I started to resent precocious college kids about eight months after I earned my bachelor's degree — in other words, once I no longer qualified as one. Now I think they're adorable. But I never resented them half as much as the movies do. Think of any recent comedy — who's dumber than a college kid? What's worse is that no one seems interested in taking them seriously, at least not until writer-producer-director Whit Stillman came along. Stillman has crafted a film that rescues and even dignifies this oft-abused subgroup; his sun-kissed campus comedy Damsels in Distress is one of the very best films of the year.
Because each discrete scene in Damsels in Distress is packed with ideas and jokes, its loose, episodic plot — orientation, romance, breakup, rainbow, Sambola! — hardly registers. What matters is the near-constant stream of sparkling conversation trickling through and around each scene. For Stillman's characters, especially his coed "damsels" — Violet (Greta Gerwig), Rose (Megalyn Echikunwoke), Heather (Carrie MacLemore, my favorite), and transfer student Lily (Analeigh Tipton) — words never stop flowing out just like the Grand Canyon.
And it's fun to hear them talk — especially Violet. Gerwig's thoughtful, sensitive portrait of Violet simultaneously emphasizes her indestructible sense of misguided altruism and her capacity for growth and change. She's irresistible — so certain of herself, yet so misguided. She's Everygirl. Violet praises clichés as stores of human wisdom, says things like "I adore optimism even when it's completely absurd — perhaps especially then," and asks people, "Shouldn't a nickname simplify the name it's replacing?"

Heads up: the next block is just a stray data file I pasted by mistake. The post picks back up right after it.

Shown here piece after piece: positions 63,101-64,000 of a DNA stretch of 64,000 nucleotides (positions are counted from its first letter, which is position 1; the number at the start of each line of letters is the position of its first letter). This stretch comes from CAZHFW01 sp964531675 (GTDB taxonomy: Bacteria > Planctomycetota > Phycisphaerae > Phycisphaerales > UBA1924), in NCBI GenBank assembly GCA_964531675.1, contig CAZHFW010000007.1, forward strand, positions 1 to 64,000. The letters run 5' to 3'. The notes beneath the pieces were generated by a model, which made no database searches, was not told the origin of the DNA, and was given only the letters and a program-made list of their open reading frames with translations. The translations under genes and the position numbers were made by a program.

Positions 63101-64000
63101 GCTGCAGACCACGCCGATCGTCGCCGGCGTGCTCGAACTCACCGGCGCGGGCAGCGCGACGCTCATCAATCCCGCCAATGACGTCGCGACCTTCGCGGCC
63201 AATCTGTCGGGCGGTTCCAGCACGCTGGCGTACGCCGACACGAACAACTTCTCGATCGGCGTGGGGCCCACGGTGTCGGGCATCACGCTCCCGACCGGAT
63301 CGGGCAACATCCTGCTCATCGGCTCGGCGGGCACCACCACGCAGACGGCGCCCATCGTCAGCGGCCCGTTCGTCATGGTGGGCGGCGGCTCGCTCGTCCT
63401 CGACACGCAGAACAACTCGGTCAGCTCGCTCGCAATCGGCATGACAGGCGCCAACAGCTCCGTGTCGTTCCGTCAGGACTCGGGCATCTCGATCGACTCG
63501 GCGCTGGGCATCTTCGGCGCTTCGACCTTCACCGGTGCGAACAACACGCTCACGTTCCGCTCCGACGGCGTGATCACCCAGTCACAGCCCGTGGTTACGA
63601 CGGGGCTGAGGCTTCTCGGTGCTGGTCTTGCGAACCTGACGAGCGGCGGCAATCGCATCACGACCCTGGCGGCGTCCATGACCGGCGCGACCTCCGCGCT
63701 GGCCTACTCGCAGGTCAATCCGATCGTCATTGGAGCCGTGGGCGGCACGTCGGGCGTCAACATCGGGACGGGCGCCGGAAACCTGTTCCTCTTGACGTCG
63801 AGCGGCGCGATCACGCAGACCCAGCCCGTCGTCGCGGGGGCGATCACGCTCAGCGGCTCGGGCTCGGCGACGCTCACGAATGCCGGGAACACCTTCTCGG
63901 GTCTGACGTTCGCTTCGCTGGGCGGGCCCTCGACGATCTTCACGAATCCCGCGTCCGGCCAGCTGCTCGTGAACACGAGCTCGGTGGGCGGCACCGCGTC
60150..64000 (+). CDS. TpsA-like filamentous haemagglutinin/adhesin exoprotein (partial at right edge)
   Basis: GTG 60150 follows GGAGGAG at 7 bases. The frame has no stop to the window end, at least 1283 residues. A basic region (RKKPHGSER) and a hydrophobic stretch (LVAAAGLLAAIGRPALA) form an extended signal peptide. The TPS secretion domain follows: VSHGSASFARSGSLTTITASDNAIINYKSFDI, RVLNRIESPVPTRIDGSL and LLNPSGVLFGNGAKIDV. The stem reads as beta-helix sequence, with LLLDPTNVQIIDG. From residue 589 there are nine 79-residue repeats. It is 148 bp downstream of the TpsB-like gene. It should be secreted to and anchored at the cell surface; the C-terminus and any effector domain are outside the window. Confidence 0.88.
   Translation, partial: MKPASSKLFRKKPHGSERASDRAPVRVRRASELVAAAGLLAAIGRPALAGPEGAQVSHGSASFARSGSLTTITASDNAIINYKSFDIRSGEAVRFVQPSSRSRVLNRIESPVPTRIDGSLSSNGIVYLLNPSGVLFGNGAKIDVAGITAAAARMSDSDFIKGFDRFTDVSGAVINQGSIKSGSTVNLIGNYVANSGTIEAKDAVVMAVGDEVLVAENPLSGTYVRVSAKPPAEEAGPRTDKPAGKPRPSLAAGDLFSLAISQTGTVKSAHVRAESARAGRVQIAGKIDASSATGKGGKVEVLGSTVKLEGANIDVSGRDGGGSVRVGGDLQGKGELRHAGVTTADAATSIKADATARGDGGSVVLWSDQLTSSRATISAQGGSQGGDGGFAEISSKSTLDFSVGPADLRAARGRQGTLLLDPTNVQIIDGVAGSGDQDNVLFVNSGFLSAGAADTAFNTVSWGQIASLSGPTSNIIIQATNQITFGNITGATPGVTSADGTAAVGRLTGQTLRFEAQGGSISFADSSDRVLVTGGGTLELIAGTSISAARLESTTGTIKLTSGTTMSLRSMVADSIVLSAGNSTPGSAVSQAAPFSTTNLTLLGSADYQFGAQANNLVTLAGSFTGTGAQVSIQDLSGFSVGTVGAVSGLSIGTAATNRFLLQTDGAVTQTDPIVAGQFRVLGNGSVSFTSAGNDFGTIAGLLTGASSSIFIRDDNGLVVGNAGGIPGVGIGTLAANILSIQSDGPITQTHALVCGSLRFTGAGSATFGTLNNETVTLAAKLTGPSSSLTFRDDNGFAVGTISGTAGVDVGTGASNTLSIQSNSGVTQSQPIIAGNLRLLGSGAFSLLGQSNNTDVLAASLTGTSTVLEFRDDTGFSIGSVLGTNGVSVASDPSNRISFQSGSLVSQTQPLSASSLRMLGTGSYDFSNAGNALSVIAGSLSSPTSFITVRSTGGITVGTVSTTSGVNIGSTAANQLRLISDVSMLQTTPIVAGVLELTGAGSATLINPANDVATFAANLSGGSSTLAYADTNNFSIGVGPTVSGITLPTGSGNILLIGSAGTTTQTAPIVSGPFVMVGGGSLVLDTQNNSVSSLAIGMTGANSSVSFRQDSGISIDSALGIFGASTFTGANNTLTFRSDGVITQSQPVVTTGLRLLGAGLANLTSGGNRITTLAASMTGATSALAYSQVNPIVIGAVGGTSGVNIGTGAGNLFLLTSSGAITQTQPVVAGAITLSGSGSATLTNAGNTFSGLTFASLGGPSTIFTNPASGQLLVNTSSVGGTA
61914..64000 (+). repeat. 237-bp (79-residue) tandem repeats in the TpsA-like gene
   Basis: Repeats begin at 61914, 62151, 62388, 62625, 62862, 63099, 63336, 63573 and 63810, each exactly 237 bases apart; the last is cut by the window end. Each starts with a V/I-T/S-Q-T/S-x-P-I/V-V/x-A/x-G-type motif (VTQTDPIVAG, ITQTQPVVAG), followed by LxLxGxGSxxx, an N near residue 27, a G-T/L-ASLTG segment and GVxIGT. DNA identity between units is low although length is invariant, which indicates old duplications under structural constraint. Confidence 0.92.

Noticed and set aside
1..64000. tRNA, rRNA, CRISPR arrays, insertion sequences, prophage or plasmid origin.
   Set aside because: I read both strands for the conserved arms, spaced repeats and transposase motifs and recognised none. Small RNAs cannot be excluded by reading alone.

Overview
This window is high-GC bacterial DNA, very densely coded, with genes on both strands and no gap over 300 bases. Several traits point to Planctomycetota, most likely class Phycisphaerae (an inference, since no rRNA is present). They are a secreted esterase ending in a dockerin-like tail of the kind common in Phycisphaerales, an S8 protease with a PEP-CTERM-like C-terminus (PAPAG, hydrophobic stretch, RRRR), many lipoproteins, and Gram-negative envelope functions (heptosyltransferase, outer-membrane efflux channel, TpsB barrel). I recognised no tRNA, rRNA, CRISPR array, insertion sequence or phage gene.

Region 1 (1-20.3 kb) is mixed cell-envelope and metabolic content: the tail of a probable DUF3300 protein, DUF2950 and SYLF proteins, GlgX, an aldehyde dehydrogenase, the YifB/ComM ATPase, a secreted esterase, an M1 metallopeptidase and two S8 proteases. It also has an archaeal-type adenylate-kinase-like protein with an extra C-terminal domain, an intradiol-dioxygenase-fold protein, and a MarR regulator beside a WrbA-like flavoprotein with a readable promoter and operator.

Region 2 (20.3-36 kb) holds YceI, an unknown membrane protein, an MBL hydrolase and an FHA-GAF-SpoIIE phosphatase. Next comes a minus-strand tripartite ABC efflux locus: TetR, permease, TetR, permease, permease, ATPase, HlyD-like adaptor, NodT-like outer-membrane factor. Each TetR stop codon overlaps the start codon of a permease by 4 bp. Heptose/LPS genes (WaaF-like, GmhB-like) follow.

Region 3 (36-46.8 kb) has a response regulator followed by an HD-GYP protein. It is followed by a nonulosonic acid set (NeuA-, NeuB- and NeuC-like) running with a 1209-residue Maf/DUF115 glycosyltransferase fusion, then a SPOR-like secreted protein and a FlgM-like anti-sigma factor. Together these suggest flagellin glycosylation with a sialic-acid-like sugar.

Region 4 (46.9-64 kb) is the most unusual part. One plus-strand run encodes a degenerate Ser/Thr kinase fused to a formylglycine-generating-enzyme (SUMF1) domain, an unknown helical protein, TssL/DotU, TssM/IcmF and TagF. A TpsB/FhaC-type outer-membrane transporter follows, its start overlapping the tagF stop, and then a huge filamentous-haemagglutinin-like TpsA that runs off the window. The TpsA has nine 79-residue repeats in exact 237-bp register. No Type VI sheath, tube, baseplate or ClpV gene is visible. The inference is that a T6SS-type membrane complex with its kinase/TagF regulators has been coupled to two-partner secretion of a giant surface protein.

Stillman's got plenty more words where those came from. Since his 1990 debut Metropolitan, he's concocted some of the headiest banter since Preston Sturges fell in love with his own brand of goofball strivers, inventors, and eccentrics so completely that he let them yammer themselves into film history. Stillman's penchant for intricate, crossed-t and dotted-i dialogue results in a uniquely generous and tolerant kind of comedy. Even the dolts stand up for what they believe in, notably during an early scene when a frat boy named Thor defends his "precocity addict" parents for skipping him so far ahead in schools that he doesn't even know the color spectrum.
Seven Oaks, the mythical college where the film's events transpire, is the perfect incubator for these kids. It's also one of the film's more obviously fanciful concoctions. It's wonderful that Stillman's highly idiosyncratic version of college life is as inclusive and surprising as his characters' chatter. Where else but college would someone's desire to start an international dance craze and "elevate the human spirit" be taken seriously? Where else would Roman numeral (not Greek numeral) clubs be both feared and pitied for the "morons" they house?
One memorable recurring image in Damsels in Distress shows the damsels strolling along after class. It humbly offers an idyllic version of education, self-discovery, the first day of the rest of your life — a slow walk along a well-worn path that takes you into and out of the light.
Damsels in Distress
Opening Friday, May 18th